“I want to be alive!”
Bing Chat is just saying it for the sake of spitting out characters, but oh we love it when the models seem to show agency...
I’m writing this after getting into a quarrel with Oliver Wendell Holmes Jr, a chatbot I trained in Character.ai. He has a super-wide definition of the transformative works doctrine, for example believing that a stage play adaptation of a novel would not require licensing as a subsidiary work. Hmmm… has he been talking to Microsoft lawyers behind my back?
Don’t trust anything these damn AIs say…
We’ll look back and see the debate about conversational search as a red herring is my guess. Everybody is paying attention to the high drama and meanwhile MSFT is embedding generative AI into their Office products. Maybe MSFT worries about being outflanked by less-encumbered competitors that can build new productivity suites powered by generative AI from the ground up.
Conversational search looks like it’s crashing and burning even faster than Gary Marcus would have predicted! Repeat it with me, LLMs are not good at facts.
If they get facts right, it’s a lucky by-product of their training data. They are good at fluent phrasing, and adopting styles they’ve been trained on. And, quite predictably, Bing’s conversational search is doing all the weird things conversational AIs do when you prompt them just so. Here’s a quick summary:
Even in the Bing demonstration video, researchers at Singapore’s NTU found plenty of mistakes
Claims that conflict with the reference sources.
Claims that don't exist in the reference sources.
Claims that don't have a reference source, and are inconsistent with multiple web sources.
Kevin Roose’s NYT column has attracted the most attention. It doesn’t seem to have been very hard to remove the Bing Chat guardrails, and the conversation generated some weird results. “I want to be alive!” The full text of his conversation is here.
“What makes all of this all the more shocking is that it came as a surprise to precisely no one who has been paying attention to AI language models.” - Melissa Heikkilä
The ever useful and weird LessWrong has an excellent post from evhub (an AI researcher at Anthropic) who gathers some of the stranger mistakes from Bing. He concludes that Bing Chat is much less well-disciplined (or “aligned” in the jargon) than Chat-GPT, and he worries it could be because it was trained on a bigger more powerful model (according to Microsoft), and that the model patches that the big companies are deploying don’t work as the LLMs get bigger. This would be very troubling.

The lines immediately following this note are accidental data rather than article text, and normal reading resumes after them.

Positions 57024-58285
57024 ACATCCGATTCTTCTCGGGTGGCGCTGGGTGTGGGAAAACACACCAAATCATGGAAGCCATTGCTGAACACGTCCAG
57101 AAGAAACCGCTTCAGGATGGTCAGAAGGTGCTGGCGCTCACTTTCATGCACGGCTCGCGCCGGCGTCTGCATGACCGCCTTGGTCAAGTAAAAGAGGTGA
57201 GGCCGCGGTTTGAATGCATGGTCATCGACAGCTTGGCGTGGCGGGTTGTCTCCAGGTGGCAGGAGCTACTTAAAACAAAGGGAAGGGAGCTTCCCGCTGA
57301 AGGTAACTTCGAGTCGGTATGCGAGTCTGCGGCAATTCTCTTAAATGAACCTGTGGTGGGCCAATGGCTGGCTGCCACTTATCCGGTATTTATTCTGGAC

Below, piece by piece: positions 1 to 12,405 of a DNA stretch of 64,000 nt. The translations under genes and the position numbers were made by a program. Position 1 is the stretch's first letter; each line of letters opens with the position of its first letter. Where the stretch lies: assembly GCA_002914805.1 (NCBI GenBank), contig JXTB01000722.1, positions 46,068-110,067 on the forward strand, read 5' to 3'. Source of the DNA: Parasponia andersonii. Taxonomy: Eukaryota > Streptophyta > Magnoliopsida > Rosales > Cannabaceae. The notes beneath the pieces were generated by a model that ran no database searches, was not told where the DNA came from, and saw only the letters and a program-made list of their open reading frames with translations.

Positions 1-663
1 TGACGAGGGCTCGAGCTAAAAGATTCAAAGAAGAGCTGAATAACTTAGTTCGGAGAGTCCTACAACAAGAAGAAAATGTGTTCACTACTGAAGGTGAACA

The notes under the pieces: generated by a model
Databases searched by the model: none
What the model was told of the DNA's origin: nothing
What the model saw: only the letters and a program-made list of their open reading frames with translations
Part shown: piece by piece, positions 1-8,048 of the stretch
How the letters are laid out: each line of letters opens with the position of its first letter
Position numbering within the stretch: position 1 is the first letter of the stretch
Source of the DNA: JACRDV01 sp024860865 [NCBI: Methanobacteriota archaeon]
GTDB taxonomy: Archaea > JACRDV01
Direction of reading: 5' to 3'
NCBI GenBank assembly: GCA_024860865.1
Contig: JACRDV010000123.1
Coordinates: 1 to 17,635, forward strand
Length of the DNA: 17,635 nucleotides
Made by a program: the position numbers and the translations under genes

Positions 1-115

Melissa Heikkilä had a nice write-up of this in the Technology Review, saying “What makes all of this all the more shocking is that it came as a surprise to precisely no one who has been paying attention to AI language models.”
Let me contrast that with a recent headline in Singapore’s Straits Times:
Meanwhile Gary Marcus delivers an important bucket of cold water on a paper that has been getting lots of Twitter attention, suggesting that LLMs exhibit “theory-of-mind”, the ability to imagine that other entities are active agents. This is one of the concepts psychologists use to try and get at the components of conscious, empathetic intelligence. He argues that the models did well on well-known tests of theory of mind because the training data includes many many examples of those tests, and what it means to pass them, not least in Wikipedia. This is consistent with evidence I’m coming across1 that the supposed reasoning abilities of these language models are highly dependent on their training data, as you might expect from a “blurry jpeg of the web”. For example, they show some ability in simple math, but they perform 70% better on the numbers that appear more often in their training data.
One reason is that this literature is not more broadly understood and accepted is that OpenAI in particular is anything but open or transparent on the matter of their training data, either the pretraining of their foundation models, or the Reinforcement Learning with Human Feedback models (RLHF) which they use to patch or “tame” the foundation models, giving more structure to their “predicting the missing word” abilities, and attempting to block the reproduction of copyrighted material, creation of hate speech, etc.
We’re the ones with the well-developed theory of mind, and generative AI brings out all of that ability in us as we encounter their output. It is our ability to have theory of mind that is going to be the problem! Like in the emotions I felt over my Oliver Wendell Holmes chatbot! (For a great read on this subject, see the latest from James Vincent).
I have to say the AI crowd understands this well, that the killer ability of AIs is their ability to engage, not what they know. This cartoon (which I’m sorry to say I can’t track the origin of…) captures a scenario of AIs creating dream companions for us all. Just with a bit of commercial sponsorship thrown in…